Sony PS5 Will Be Even Harder to Buy in 2022, Here’s Why

The availability of Sony's PlayStation 5 console has been affected by the global chip shortage massively, as with any other electronic product.


If you were planning to buy Sony’s next generation gaming console this year you may be out of luck. According to a report by Bloomberg, the Japanese technology giant has lowered its internal production forecasts for the PlayStation 5 due to the chip shortage plaguing the global electronics industry. The company was apparently expecting 16 million units of the PS5 to be produced between April 2021 and March 2022, but has dropped that figure by a million because of supply constraints. Which is still within the number of PlayStation 5 consoles that Sony planned to sell during the year, though.

The company had earlier said that it would likely sell 14.8 million units of the PS5 during the year, which means that 15 million should still make the cut in terms of revenues and profits. However, it also means that new buyers, or those who have been on the fence, may not get a chance to get their hands on the device. Consumers won’t particularly be concerned with how Sony’s stocks perform, but if you are, this change in production numbers could lead to a drop in the company’s stocks.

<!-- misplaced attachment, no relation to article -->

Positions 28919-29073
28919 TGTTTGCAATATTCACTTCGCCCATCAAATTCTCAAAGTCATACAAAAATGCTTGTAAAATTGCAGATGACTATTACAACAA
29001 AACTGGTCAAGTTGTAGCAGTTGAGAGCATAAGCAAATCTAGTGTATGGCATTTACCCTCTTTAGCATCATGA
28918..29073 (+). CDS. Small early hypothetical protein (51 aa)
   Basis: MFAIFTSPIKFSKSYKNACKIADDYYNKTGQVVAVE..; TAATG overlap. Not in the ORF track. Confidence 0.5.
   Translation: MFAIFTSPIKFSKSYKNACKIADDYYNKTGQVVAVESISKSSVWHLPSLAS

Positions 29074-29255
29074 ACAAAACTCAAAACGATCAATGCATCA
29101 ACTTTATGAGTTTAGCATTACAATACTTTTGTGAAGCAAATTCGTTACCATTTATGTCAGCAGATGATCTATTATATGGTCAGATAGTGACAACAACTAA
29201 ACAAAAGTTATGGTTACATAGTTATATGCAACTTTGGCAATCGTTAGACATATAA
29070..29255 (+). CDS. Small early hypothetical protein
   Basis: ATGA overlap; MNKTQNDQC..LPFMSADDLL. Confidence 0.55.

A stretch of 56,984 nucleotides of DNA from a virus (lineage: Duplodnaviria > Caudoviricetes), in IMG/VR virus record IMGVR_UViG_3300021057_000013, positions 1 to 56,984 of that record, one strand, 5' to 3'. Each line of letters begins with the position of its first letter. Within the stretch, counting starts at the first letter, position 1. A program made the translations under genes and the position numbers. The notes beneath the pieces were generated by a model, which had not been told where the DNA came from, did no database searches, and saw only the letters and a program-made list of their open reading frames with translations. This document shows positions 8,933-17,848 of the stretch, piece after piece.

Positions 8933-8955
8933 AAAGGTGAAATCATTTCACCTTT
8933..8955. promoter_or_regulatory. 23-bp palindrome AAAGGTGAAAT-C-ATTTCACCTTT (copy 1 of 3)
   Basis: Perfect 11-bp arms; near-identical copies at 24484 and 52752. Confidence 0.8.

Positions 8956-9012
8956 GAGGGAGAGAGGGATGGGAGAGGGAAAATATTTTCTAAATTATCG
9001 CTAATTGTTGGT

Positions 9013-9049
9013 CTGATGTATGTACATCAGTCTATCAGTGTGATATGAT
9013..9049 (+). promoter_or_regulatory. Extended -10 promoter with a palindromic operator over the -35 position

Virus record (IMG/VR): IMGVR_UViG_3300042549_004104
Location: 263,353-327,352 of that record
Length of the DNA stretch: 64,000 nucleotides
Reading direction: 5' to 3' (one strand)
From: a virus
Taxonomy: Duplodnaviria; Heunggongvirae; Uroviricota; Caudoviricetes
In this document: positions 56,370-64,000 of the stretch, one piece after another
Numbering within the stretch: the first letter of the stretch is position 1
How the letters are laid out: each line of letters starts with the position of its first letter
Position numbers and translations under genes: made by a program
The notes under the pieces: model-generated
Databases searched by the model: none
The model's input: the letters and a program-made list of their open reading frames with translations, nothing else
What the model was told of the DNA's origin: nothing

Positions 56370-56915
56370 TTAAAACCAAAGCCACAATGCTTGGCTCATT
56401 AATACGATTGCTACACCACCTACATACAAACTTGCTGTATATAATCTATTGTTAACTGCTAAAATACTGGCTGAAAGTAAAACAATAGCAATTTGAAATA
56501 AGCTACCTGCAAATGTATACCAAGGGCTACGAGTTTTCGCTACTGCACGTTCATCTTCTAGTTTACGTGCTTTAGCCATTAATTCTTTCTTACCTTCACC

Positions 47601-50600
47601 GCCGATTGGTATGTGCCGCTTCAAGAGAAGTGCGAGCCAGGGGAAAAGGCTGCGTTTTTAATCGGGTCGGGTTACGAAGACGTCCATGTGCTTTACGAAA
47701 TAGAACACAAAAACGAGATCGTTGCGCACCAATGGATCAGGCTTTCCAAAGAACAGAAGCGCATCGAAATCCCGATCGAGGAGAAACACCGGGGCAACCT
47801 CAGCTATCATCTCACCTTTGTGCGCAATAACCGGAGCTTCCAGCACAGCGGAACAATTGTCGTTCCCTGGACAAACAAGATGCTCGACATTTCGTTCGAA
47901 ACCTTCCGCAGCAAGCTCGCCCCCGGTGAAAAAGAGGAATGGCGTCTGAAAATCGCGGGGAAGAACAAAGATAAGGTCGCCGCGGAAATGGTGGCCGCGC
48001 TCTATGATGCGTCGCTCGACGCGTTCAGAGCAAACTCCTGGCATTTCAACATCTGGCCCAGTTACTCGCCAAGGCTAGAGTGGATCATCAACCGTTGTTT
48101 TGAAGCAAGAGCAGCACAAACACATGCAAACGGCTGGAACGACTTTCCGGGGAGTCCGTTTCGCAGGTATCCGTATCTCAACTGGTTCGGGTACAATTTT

Having said that, if you aren’t in too much of a hurry then there’s a good chance that you’ll get a PS5 post April 2022. According to reports, Sony’s internal forecasts say that it will sell as many as 22.6 million units of the PS5 console during the next financial year, which begins in April 2022. However, these reports also mentioned that Sony’s manufacturing partners aren’t as optimistic about these production and sales figures as the Japanese giant is.

Which is understandable, given that manufacturing companies worldwide have been struggling to meet demands from electronics companies. Sony isn’t the first company to cut projections either. Apple, too, had to cut its production goals for the iPhone 13 series for this year, thanks to the same supply constraints.

We have already explained the global chip shortage in this story, but the industry is also plagued by supply constraints of other kinds. For instance, global freight charges have increased drastically, while the availability of shipping has also gone down.